Lawsuit to overturn ACA continues
by jerry on July 19, 2020
The current White House administration recently reiterated support for a lawsuit that seeks to overturn the Affordable Care Act (ACA). Although Congress did not vote to overturn the ACA outright, it did vote to eliminate the penalty for individuals who do not have health insurance (the penalty is known as the individual mandate). Earlier, there was a separate suit alleging that Congress lacked constitutional authority to pass the ACA. In that case, the Supreme Court ruled that the individual mandate was in fact a tax (although not so named), and that Congress indeed had constitutional authority to levy taxes. Hence, this current suit argues that since the individual mandate was repealed, the ACA is no longer a tax, and therefore the current form of the ACA is unconstitutional. If the ACA is found to be unconstitutional, health insurance companies could start denying coverage to patients who have pre-existing conditions. Kaiser Health News offered an analysis on whether pre-existing conditions can list COVID-19 as a reason for denial.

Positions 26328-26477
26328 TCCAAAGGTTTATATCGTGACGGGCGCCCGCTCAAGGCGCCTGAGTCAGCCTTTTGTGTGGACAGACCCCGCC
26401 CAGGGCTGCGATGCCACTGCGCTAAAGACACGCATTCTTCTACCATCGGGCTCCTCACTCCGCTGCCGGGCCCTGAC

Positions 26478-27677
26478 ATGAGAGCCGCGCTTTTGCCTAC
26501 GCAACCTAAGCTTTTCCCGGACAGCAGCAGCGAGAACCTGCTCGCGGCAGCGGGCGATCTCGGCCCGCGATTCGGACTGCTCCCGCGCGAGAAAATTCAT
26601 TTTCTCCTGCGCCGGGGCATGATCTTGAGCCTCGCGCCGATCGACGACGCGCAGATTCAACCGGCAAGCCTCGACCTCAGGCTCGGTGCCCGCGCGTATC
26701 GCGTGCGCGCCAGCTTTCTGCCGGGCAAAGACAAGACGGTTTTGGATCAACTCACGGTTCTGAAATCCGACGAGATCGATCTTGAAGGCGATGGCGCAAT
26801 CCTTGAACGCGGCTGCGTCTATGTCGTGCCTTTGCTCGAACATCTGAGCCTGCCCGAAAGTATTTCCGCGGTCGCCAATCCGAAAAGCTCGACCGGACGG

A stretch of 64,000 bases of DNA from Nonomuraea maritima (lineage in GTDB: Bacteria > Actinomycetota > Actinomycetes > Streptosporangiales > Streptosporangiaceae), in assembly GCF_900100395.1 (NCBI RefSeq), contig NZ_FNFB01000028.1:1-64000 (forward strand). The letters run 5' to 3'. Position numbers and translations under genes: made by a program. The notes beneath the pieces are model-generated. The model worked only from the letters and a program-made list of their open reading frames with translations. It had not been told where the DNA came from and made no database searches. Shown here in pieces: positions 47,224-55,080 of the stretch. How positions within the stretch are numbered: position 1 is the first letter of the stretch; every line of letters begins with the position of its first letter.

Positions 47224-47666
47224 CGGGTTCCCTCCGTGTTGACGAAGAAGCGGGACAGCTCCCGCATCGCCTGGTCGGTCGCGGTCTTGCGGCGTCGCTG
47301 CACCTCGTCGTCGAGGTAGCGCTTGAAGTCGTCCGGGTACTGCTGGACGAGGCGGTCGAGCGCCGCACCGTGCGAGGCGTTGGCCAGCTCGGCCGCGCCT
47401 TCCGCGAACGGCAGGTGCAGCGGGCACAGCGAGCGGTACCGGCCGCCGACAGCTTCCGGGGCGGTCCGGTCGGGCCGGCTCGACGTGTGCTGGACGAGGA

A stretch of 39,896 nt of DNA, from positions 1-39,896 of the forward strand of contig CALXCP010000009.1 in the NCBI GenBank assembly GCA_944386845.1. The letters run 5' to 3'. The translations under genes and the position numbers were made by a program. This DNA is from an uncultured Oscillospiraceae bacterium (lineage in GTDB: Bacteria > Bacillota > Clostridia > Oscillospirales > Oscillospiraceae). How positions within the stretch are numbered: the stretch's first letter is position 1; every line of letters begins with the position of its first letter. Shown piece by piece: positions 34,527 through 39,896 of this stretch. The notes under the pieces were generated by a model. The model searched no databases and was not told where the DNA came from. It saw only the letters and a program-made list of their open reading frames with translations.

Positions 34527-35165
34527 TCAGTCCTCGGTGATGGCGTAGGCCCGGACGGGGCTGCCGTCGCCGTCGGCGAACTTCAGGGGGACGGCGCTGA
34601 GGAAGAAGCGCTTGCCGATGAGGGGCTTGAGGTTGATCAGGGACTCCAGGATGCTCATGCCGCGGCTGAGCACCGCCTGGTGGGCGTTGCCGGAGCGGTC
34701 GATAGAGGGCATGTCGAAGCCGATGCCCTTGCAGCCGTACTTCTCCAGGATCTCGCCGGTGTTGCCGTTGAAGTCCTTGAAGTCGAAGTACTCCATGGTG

While the ACA was deeply unpopular with certain segments of the US population at the time of passage, parts of the bill have grown in popularity since then. For example, people have appreciated being able to sign up for insurance despite any conditions they might have had before. Likewise, Medicaid has expanded, despite several states' initial resistance. While the current White House administration would consider the overturning of the ACA as a victory, the current pandemic could render such a decision deeply unpopular since many people who are vulnerable might then be unable to secure health insurance coverage. By the time that the Supreme Court decides on this case, the political landscape could have changed enough such that victory for the plaintiffs could be very costly politically.